In a sign of brewing anxiety over the potential political ramifications of a 250-mile long protest march by Turkey’s main opposition party from Ankara to Istanbul, President Recep Tayyip Erdogan likened the march to a bloody coup attempt of last year, threatened protesters with steep legal measures.
“What is the difference between you and July 15 [coup plotters]? They had their F-16s, you are walking during day and then having rest at caravans at nights,” he said.
“What is being done is not legal. It is well known what happened to the July 15 putschists,” President Erdogan said in a not-too-subtle threatening tone against the protesters who are marching to Istanbul to demand freedom to a recently imprisoned lawmaker from Republican People’s Party (CHP).
President Erdogan’s depiction of marching protesters as a new breed of putschists signals a possible intervention to stop the nationwide marches.
Erdogan Sees Seeds of Social Upheaval
Since Gezi protests in 2013, there had been no mass public protest that would prove politically threatening and alarming for Mr. Erdogan. Regarding street protests, he more or less felt secure and unassailed. But a 250-mile long protest march by thousands from Ankara to Istanbul has sent rippling echoes through the capital, with the president feeling the need to step into scotch the embers of an emerging social mobilization by the opposition.
His threatening language is a testimony to an underlying fear of another Gezi-like uprising, which could rupture Turkey’s politics and even trigger waves of social upheaval and violence.
He was simply aghast at the level of support and the scope of the march. To arrest any political fallout preemptively, Mr. Erdogan warned the marchers over legal consequences of their protest.
“Roads do not wear down by walking. If they think they can get justice with this method, it is impossible. Wandering around with ‘Justice’ banners does not bring justice,” President Erdogan said at a gathering at the Turkish Exporters’ Assembly on Saturday. “Do not be surprised if judiciary summons you,” the president said in a warning, hinting possible legal action against the marchers.
After the imprisonment of a senior lawmaker, CHP Chairman Kemal Kilicdaroglu launched a march to protest the steady erosion of socio-political space for government opponents, the purge of public workers and arrests of politicians.
The protest march, which entered it’s 3rd day on Saturday, has reinvigorated a dispirited opposition whose influence on shaping policy making in Parliament is literally nonexistent under the state of emergency. The government runs the country with decrees, which have the full force of law, enables the ruling party to evade legal and legislative oversights.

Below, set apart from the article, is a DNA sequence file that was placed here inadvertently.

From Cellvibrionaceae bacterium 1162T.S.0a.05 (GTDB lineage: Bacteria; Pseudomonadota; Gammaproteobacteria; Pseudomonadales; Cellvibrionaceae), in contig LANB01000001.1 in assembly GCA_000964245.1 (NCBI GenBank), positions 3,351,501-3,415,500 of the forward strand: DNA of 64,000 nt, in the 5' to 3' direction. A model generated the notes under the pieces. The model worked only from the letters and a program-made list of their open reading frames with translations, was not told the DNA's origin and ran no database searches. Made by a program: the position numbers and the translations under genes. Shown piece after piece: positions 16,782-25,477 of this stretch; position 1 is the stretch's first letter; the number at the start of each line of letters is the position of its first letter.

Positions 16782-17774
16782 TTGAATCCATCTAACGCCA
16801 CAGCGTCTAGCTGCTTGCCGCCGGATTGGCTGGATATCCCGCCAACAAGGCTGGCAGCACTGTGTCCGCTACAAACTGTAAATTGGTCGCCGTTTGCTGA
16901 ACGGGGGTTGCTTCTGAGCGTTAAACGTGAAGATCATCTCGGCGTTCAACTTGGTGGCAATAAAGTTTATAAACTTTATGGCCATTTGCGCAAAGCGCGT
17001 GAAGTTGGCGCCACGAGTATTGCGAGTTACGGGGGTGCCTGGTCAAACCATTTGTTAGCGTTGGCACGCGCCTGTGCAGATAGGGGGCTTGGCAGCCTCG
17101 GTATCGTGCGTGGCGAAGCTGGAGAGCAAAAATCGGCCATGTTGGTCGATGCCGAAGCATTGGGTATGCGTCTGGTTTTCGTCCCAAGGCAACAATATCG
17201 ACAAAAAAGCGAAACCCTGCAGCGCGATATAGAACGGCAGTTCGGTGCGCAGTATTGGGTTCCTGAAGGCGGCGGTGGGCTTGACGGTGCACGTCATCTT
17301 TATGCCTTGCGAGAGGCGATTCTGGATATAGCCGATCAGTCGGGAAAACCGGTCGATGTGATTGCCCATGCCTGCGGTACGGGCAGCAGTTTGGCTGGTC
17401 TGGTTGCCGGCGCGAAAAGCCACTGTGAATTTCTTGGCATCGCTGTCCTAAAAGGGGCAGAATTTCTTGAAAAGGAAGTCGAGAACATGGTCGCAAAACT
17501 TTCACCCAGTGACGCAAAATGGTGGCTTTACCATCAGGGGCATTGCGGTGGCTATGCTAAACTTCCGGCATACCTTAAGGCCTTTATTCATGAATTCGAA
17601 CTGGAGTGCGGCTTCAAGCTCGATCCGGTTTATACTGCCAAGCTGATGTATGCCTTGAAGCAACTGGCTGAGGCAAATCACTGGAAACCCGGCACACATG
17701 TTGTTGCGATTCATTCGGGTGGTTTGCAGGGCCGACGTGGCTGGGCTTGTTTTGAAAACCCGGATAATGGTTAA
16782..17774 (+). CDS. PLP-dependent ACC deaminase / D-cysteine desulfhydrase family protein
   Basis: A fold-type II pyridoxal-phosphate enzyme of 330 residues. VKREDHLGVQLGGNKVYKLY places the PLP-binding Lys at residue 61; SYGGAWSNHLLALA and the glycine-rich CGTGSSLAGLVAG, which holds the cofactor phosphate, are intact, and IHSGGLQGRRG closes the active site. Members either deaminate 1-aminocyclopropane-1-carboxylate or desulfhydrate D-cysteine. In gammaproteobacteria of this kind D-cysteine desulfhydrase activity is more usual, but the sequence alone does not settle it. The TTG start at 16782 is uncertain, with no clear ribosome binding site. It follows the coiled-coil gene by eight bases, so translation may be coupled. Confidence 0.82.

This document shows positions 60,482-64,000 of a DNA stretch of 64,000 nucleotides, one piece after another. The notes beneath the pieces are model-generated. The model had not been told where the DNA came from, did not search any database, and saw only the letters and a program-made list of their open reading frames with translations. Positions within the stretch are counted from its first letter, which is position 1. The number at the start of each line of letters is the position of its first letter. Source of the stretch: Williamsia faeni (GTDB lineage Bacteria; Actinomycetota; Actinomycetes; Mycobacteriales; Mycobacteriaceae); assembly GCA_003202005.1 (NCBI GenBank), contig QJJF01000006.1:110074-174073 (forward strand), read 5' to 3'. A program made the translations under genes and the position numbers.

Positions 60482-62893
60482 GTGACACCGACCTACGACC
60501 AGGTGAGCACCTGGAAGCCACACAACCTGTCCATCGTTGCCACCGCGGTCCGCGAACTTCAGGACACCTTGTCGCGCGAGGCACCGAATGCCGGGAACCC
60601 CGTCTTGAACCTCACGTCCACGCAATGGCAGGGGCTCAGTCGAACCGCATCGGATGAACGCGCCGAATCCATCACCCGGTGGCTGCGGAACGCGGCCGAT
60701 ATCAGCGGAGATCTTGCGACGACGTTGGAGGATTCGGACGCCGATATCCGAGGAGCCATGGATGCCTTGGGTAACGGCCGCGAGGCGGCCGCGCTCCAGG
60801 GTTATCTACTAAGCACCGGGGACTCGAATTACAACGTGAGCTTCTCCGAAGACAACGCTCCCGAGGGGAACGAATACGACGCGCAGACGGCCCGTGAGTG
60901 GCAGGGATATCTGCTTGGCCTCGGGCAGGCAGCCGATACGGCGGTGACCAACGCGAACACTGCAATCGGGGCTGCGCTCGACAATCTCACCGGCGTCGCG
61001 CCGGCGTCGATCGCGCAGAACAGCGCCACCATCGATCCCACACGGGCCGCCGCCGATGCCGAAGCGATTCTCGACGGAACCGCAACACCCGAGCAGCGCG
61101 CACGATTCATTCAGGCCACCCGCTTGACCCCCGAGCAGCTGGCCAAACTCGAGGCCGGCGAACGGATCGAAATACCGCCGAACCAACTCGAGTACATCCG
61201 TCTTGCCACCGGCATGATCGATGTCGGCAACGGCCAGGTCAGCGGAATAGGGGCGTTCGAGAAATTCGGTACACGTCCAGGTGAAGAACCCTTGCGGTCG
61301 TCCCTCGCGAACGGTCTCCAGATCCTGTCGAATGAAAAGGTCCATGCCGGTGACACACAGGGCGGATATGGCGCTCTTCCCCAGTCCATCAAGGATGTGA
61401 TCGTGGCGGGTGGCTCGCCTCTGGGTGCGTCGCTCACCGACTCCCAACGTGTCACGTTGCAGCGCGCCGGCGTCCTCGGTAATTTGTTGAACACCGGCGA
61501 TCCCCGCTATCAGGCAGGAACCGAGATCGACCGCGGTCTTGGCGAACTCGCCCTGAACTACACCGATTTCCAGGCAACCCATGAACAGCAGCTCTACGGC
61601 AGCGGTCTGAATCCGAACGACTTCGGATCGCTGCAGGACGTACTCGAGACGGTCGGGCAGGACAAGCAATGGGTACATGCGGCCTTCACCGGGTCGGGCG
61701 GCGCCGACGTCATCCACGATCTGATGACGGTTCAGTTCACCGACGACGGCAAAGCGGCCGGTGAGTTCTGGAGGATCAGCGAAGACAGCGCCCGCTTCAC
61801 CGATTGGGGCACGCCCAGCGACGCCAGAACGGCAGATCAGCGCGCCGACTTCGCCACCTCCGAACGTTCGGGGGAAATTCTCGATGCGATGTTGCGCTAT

“By trampling on constitutional law, calling people to streets would bring no good,” Mr. Erdogan said, castigating the opposition party.
At a separate speech during an iftar dinner with media bosses same day, the president intensified his belligerent rhetoric. He also decried over media coverage of political affairs over the past years, excoriated media editors for spreading disinformation detrimental to the image of the country.
He expounded at great length over how media should run its business, how journalism should be practiced in Turkey. His portrayal of himself as a victim of the press runs counter to the reality given his firm stranglehold on media.
Regarding CHP-led protest, which animated a public-spirited fervor and fresh mobilization within the ranks of opposition, President Erdogan said the protest unjustly shows as if things were bad in Turkey, as if there is no freedom.
While the idea of streets-led politics met with enthusiasm among the activist base of the secular opposition, it met with trepidation and bewilderment in the government. When CHP leader, in the absence of any other viable option in a gutted political landscape, chose streets as a form of political action, the president swiftly rebuffed.
Justice must be sought at courts, he said, not on roads. Nobody is untouchable in the face of justice, the president proclaimed, dismissing uproar over the imprisonment of a lawmaker.
President’s equation of the march with a bloody coup last year came as befuddling. He shattered any doubt that the government would remain respectful until the completion of the march, signaling a possible intervention.
The president portrayed the march as illegal and said if protesters are able to walk, it is only because the government allows them to do so. In a stark reminder and warning, he said if the protesters block TEM, E-5, the main highways that connect Istanbul to Anatolia, during the march, then the situation would be slipped out of control, necessitating a government interference.
“If you say, we would occupy TEM, E-5 [highways,] then the situation turns to another July 15. We would never allow that.”
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